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The Future of Leap Seconds

Leap seconds are added to our clocks to compensate for the Earth's slowing rotation.

Earth in space. Elements of this image furnished by NASA.

Earth's rotation is a part of defining time.

Coordinated Universal Time is a combination of Universal Time - Earth's rotation - and Atomic Time.

©iStockphoto.com/forplayday

However, some scientists propose abolishing leap seconds in the future, redefining the way we measure time. This issue will be put to a vote in 2015.

Should Earth's Rotation Define Time?

Triggered by a questionaire about Coordinated Universal Time (UTC) distributed by the IERS in 1999, scientists around the world began discussing the use of leap seconds. The argument revolves around the question:

Should we adjust our clocks to the Earth's slowing rotation, or should atomic clocks be solely responsible for measuring time?

A never-ending argument?

The scientific community has so far failed to reach an agreement on this topic.

  • In 2003, a meeting named “ITU-R SRG 7A Colloquium on the UTC timescale” took place in Torino, Italy, where it was suggested that time be decoupled from the Earth’s rotation and leap seconds be abolished. No decision was reached.
  • In 2005, US scientists proposed to eliminate leap seconds and replace them with leap hours. The proposal was criticized for its lack of consistent public information and adequate justification.
  • In 2012, delegates of the World Radiocommunication Assembly in Geneva, Switzerland, decided once more to postpone the decision to abolish leap seconds and scheduled a new vote for 2015.

Leap Seconds: Pros and Cons

Dr Markus Kuhn (University of Cambridge) lists the following arguments against leap seconds:

  • Leap seconds could cause disruptions where computers are tightly synchronized with UTC.
  • Leap seconds are a rare anomaly, which is a concern for safety-critical real-time systems (e.g. air-traffic control concepts entirely based on satellite navigation).
  • Astronomical time (UT1), which is defined by Earth's rotation, is not significant in most people’s daily lives.

His arguments in favor of leap seconds include:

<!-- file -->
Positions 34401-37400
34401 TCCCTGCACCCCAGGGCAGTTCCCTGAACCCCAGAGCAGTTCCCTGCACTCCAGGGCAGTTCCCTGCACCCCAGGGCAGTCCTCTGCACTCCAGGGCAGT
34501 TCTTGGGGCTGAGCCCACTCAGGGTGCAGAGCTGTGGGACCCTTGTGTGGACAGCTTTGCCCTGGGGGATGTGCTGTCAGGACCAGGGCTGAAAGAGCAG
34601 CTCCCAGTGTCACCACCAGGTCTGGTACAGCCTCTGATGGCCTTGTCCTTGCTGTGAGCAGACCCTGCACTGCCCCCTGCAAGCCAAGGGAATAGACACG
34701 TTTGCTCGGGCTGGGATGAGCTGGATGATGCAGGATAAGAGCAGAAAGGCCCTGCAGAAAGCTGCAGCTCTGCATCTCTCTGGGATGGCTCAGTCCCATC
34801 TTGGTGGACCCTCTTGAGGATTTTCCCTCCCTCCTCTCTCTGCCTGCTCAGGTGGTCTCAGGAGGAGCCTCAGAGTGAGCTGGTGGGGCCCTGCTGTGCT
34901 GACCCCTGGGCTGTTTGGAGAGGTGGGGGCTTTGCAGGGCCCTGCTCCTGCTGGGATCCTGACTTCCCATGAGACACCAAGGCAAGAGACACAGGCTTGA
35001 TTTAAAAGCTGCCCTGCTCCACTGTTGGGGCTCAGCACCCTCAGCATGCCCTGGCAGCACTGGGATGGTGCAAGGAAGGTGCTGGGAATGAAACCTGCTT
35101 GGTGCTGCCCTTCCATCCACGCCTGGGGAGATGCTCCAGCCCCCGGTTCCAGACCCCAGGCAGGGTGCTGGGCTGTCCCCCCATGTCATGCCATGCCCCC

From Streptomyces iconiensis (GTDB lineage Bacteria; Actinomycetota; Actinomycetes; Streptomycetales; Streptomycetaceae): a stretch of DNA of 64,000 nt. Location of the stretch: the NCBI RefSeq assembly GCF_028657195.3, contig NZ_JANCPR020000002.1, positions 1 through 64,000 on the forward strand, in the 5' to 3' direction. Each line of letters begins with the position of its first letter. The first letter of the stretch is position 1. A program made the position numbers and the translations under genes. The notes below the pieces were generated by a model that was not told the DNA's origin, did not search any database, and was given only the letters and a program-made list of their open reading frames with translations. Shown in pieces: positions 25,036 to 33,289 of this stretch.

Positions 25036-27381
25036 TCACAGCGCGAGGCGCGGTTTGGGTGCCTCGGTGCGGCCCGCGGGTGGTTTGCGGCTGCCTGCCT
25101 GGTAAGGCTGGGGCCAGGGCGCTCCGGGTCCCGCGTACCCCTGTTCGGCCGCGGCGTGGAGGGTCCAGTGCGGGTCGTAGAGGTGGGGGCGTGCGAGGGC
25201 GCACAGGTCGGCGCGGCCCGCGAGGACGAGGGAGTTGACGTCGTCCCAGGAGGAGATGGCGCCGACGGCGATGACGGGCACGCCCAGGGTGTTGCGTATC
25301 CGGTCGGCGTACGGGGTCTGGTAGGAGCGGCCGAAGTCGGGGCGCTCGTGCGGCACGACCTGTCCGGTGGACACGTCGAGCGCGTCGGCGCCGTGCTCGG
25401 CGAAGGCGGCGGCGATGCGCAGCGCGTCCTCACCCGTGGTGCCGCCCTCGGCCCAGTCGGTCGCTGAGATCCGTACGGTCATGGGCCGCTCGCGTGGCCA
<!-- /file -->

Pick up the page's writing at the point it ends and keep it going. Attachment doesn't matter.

• There have been no credible reports about serious problems caused by leap seconds.
  • Some computerized systems that work with leap seconds are costly to modify (eg. antennas that track satellites).
  • Computer errors caused by leap seconds can be avoided simply by using International Atomic Time (TAI) instead of Universal Coordinated Time (UTC).
  • Desktop computers and network servers have no trouble coping with leap seconds.
  • Humankind has defined time by the Earth's rotation for over 5000 years – this tradition should not be given up because of unfounded worries of some air-traffic control engineers.
  • Abandoning leap seconds would make sundials obsolete.

Despite calls by some people to retain leap seconds, atomic time advocates also argued that leap seconds were a burden because they were unpredictable.

Topics: Timekeeping, Earth

Leap Seconds

  1. What's a Leap Second?
  2. How Leap Seconds Work
  3. The Future of Leap Seconds
  4. How Long is a Day on Earth?
  5. International Atomic Time (TAI)
  6. How Do Atomic Clocks Work?

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Leap Seconds Added

The difference TAI vs. UTC refers to after the leap seconds have been added

UTC DateUTC TimeDifference TAI vs. UTC
6/30/197223:59:6011 secs
12/31/197223:59:6012 secs
12/31/197323:59:6013 secs
12/31/197423:59:6014 secs
12/31/197523:59:6015 secs
12/31/197623:59:6016 secs
12/31/197723:59:6017 secs
12/31/197823:59:6018 secs
12/31/197923:59:6019 secs
6/30/198123:59:6020 secs
6/30/198223:59:6021 secs
6/30/198323:59:6022 secs
6/30/198523:59:6023 secs
12/31/198723:59:6024 secs
12/31/198923:59:6025 secs
12/31/199023:59:6026 secs
6/30/199223:59:6027 secs
6/30/199323:59:6028 secs
6/30/199423:59:6029 secs
12/31/199523:59:6030 secs
6/30/199723:59:6031 secs
12/31/199823:59:6032 secs
12/31/200523:59:6033 secs
12/31/200823:59:6034 secs
6/30/201223:59:6035 secs
6/30/201523:59:6036 secs
12/31/201623:59:6037 secs
Further leap seconds not yet announced.

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